And what he said is, is not just the product that drives it, but it’s people — all of these users who believe in the cause.

Yeah. So it’s kind of this cause-based marketing approach where they believe most people are getting screwed over by their banks when, uh, when they’re doing international money transfers.

They just want to get the word out that there’s a much more affordable, elegant way to transfer money internationally. And so if firstly, it has to deliver on that it needs to be more accessible and very easy to use and just excellent customer service and all of that.

And then people want to get on board what the overall mission of the company is. That is to make it much more, much easier, and affordable to move money around internationally. And so I think that’s an example of what drives that.

But that’s a powerful word of mouth, but it all starts with finding not just your first ten customers, but your first ten customers who say that they can’t live without the product and then figuring out how you engage with them beyond that point.

I think the challenge there is that’s the hardest part right there is creating a product that people can’t live without.

And there’s almost no right way to do that.

I think like marketers and growth people, what our goal is is to take the product that we’re given and help find the market. I can’t live without that. And so the way I do that is, I might throw a thousand people at our product and then it’s about sorting through those people to find the ten who can’t live without it and understanding those people on a deep level.

  • What were they using before?
  • Why do they love this product?
  • Why would they be very disappointed without this product?
  • What would they use instead of this product weren’t available?

Just learning everything about how they use the product and why it’s important to them and then, using that information to go out and acquire the next thousand or 10,000 people.

Can you also define what’s the “North Star Metric” and how you see this concept integrated into a growth strategy? So you want me to take one step back even before explaining what the North Star metric is and, and tell why it’s essential.

As I mentioned, the challenge that growth hacking is all about using the scientific process to grow the business. The problem is that usually one person, a growth hacker might get excited about this process and reading a book and learn about it.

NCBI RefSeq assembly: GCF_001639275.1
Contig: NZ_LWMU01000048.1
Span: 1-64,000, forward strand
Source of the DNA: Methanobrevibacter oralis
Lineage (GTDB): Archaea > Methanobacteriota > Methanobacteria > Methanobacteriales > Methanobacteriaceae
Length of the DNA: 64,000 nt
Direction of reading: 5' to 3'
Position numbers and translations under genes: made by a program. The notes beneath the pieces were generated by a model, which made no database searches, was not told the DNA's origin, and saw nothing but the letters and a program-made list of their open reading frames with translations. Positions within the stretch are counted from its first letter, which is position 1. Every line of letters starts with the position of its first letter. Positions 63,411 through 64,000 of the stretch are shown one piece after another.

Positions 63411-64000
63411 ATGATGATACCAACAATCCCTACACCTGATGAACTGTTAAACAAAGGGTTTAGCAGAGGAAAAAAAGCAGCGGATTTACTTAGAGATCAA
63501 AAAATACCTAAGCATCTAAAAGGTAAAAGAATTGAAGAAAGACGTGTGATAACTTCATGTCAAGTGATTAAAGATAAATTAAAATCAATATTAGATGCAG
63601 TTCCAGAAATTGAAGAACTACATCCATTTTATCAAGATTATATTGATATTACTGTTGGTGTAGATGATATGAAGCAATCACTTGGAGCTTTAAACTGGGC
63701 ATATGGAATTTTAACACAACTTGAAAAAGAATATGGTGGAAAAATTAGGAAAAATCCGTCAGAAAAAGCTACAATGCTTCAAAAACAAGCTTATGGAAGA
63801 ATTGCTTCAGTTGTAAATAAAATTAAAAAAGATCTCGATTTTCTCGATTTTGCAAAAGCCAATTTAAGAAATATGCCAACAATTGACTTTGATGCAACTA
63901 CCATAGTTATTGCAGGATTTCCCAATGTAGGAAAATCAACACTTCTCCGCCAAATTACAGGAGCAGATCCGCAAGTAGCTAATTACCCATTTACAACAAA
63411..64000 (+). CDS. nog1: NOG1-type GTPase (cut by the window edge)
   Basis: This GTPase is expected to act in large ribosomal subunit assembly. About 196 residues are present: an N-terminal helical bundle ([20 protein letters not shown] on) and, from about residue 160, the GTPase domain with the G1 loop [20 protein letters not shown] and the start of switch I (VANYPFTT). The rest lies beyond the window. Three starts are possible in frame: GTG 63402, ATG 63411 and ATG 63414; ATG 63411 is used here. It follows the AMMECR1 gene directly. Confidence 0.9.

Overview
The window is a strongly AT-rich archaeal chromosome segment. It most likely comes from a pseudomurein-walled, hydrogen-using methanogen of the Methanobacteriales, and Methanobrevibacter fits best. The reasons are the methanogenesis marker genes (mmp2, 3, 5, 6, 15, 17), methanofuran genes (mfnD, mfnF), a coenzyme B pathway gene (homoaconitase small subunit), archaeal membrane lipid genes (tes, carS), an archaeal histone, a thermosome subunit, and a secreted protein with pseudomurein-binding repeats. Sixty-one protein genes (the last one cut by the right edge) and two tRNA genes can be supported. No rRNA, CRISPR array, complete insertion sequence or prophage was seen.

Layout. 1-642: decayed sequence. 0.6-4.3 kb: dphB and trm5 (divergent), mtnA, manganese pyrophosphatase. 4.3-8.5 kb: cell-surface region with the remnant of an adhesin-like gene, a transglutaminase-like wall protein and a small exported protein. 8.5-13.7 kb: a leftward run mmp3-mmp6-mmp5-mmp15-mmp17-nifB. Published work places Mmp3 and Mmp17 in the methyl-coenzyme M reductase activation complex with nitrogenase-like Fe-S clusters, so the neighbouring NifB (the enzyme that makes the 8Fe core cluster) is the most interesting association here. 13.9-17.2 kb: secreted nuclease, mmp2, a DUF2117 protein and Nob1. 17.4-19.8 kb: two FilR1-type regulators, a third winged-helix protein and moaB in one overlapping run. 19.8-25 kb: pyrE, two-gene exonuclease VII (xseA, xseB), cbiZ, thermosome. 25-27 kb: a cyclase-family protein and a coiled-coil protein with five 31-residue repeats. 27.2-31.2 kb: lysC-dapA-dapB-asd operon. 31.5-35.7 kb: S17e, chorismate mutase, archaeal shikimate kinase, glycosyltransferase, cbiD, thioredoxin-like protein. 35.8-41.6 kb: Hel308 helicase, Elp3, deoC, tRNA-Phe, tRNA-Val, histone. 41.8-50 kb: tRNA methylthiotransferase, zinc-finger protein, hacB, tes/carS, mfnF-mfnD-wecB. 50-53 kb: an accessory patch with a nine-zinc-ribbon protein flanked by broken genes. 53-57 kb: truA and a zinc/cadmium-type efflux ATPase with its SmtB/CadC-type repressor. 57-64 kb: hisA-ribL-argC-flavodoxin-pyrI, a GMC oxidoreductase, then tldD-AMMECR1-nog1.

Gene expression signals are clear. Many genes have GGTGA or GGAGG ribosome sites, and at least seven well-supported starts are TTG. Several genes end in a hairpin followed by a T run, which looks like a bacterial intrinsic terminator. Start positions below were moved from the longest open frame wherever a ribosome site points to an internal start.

Then they bring it back to their company, and the company’s not used to working that way. And then, that person gets frustrated and is just not able to execute that.

And maybe they’re able to execute it with marketing channels. And then that’s just good, good marketing. That’s the way any digital marketers should be working today.

But to be effective, you need to apply that scientific process around not just acquisition but how you activate new company customers, how you, how do you retain and engage new customers, how you drive referral.

All of those should be done through it a test and learn the process. And so that’s where the North star metric comes in, is that when you can come up with a metric that reflects real progress against your mission and reflects the amount of value you’re delivering to your customers, that that must have value.

And when you’re growing that footprint of value, that is how you created a big, sustainable business. And so it’s a little bit confusing.

Uber Star Metric Example

So usually I find with, uh, examples that it works best. So like Uber has a good one, which is just weekly rides. So every week, they count the number of trips through the Uber platform, and they know that every time there’s a ride in an Uber, drivers get some value, and riders get some benefit.

And so if they compare this week’s weekly rides to last week’s weekly trips, they can see that they’re making more and more impact against customers by providing their solution to those customers.

 

Airbnb Star Metric Example

Airbnb is similar to where it would be nights booked. So again, for hosts and guests, every time there’s nights booked on the platform, there’s value on both sides of the marketplace.

For nonmarketplace businesses like Facebook and Slack there, they’re focusing all their efforts to grow the number of daily active users because they know when there are more daily active users.

  • On Facebook, there are more people reading posts; there are more people making posts.
  • The same thing on Slack, more people, you know, reading messages and writing messages and just primarily driving engagement on those platforms.

But when you start to think about driving the number of rides on Uber or the amount of active monthly or weekly users on a platform, that’s not just marketing’s job.

That’s the product team’s job. That’s the design team’s job, that’s engineering is, is doing that.

When you pick the right number, it’s something that everyone in the company plays a role in moving that number.

And so that’s the power of a North Star Metric that it’s reflecting both impact and value to customers. But it’s also something that all of the teams in the business are working together to move that number.

Robert: You also write in your article, because I’ve done some research and your item back in 2018 dozen North Star Metric over simplified growth. And you’ll see, we said that you define North star metric as the single best metric for tracking accumulated user value for a product over some time.

But yes, I want to dig a little bit deeper into how can you find your note North star metric?

Like is there any strategy, are there any steps? And as a, as a founder, as a marketer, as an entrepreneur, if you have a SaaS product and you’re a market, therefore that a SaaS product, how can you find your North Star metric?

Yeah, so there are two key inputs that I looked for.

 1. The value proposition of the product. 

So what is the value that someone gets from the product and trying to try to document that? So kind of what we talked about before. If someone says they’d be very